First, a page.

Imprisoned Without a Cell To Speak Of

By Sherry Antonetti
Special to The Washington Post
Monday, August 13, 2007

I lost my cellphone, and I have to admit I feel lost without it. I think of six or seven errands I could handle while in my car if only I could find my cellphone, but no, now the errands require human contact and I am forced to actually reach out and touch people.

Those in the phone store, for example.

I have gone to the phone store three times in an attempt to resolve the lost-cellphone situation. I just want a new one with the old number. The store advertises all the time that it can do this, and that it wants my business.

The first time I went to the phone store, a nice lady greeted me with extra zeal. She then imitated Vanna White and gestured to where I should type in my name and problem. I dutifully complied and watched as four other people came in and were given the same warm greeting and physical redirection to type up their troubles. The nice lady must have tired of all the smiling and pointing, so a second greeter took over while she ran for a rejuvenating Starbucks next door.

One by one, the other customers were approached by yet a third and a fourth employee and asked to verbally repeat what they had typed into the computer. They were then directed to lines that would lead to additional personnel who could possibly give them a few seconds of actual help.

Apparently, mine was a problem case. After 20 minutes, I asked the greeter why I was still waiting and she asked if I had typed in my problem. When I said yes, she said she was sure someone would be with me shortly.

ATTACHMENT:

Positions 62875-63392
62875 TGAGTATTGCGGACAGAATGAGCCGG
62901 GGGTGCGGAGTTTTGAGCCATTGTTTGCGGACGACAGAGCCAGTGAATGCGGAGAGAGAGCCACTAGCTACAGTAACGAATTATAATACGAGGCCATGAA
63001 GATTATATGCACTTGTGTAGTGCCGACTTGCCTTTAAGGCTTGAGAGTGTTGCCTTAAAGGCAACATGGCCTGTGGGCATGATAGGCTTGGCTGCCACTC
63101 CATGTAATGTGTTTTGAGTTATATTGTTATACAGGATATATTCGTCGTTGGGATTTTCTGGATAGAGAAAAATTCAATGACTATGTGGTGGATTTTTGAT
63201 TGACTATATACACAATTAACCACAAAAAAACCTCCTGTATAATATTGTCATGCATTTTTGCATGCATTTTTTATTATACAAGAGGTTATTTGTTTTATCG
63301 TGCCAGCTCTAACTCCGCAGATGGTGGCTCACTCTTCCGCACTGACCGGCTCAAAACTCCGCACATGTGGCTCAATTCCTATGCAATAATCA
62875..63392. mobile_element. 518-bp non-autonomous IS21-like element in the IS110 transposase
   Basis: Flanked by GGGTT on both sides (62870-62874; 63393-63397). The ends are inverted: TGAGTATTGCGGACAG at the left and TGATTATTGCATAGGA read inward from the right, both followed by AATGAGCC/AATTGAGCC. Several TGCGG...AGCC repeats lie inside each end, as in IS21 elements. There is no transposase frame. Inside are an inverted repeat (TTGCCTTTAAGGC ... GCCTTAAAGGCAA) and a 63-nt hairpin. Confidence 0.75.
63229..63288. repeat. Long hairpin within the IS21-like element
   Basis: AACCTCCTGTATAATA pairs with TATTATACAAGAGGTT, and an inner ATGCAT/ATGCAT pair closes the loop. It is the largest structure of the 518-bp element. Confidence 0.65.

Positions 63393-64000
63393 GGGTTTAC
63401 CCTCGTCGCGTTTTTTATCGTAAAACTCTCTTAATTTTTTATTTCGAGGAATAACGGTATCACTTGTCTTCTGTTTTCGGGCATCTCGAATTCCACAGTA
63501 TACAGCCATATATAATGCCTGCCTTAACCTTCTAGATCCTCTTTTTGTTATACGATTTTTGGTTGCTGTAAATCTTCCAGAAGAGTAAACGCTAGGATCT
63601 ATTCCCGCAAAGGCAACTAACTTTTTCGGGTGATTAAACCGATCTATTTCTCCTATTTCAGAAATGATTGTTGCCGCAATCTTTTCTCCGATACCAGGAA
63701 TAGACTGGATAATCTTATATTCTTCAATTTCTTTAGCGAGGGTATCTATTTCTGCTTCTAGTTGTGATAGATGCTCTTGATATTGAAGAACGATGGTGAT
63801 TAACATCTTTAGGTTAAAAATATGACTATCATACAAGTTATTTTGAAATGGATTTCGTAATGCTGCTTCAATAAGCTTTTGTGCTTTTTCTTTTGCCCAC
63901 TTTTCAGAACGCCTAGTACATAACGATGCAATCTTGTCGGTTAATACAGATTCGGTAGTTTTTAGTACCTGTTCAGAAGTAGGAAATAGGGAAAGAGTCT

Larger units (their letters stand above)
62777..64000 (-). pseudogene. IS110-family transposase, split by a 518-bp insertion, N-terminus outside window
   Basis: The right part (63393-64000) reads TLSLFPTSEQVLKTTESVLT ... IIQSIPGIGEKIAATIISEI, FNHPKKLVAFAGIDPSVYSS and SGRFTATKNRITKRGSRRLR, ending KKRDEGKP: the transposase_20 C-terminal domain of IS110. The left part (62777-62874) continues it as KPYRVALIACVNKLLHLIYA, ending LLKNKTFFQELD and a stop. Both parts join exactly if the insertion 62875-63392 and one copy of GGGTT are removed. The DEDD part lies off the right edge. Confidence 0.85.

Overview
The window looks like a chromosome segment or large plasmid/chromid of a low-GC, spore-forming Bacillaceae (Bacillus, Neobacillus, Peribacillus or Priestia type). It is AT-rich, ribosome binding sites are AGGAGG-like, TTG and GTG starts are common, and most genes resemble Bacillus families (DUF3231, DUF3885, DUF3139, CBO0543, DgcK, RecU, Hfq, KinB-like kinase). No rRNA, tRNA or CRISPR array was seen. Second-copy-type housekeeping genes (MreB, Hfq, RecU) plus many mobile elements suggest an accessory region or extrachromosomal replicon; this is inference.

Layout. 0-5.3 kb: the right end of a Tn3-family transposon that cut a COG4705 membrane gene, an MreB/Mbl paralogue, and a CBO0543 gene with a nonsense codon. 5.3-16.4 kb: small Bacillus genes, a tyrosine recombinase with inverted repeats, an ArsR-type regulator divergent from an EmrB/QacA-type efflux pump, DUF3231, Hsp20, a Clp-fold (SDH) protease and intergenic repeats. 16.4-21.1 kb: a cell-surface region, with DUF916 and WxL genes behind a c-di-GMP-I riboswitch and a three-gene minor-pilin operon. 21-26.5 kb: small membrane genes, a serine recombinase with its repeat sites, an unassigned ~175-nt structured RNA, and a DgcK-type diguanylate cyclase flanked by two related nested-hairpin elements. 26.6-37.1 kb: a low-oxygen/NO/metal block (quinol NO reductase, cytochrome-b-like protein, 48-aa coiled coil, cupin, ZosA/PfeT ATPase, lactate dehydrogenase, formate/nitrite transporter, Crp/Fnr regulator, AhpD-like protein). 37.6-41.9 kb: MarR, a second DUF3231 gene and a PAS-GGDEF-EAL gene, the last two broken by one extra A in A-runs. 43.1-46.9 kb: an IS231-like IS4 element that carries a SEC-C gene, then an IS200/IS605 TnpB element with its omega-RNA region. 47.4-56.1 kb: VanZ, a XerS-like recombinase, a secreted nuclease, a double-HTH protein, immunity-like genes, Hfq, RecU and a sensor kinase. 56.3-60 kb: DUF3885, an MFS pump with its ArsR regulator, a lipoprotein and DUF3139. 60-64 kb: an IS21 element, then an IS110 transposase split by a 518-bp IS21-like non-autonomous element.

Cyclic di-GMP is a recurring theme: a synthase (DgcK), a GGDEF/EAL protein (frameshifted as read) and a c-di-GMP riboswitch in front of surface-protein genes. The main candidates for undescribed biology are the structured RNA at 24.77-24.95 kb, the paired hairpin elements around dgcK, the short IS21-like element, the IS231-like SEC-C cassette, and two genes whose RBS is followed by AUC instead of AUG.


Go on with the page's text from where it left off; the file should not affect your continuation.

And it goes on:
Twenty minutes later, as I scanned the phones on display and mused about which one I would buy, another greeter asked if he could help me. I started to explain that I need a new phone, but he said he'd have to get me the right person, and the right person was with another customer.

I was starting to feel aged by the experience. "I've been here 40 minutes; I just want to buy a phone," I recall telling him as I hung on to his arm so he couldn't slip into the back room.

He said I'd have to talk to someone in sales.

" You can't sell me a phone?"

"No."

"Why can't you sell me a phone? Why can't they sell me a phone?" I pointed to the greeters, who again were warmly welcoming people to use the computer and type their concerns and wait for further instructions and assistance.


CONTINUED     1              >

© 2007 The Washington Post Company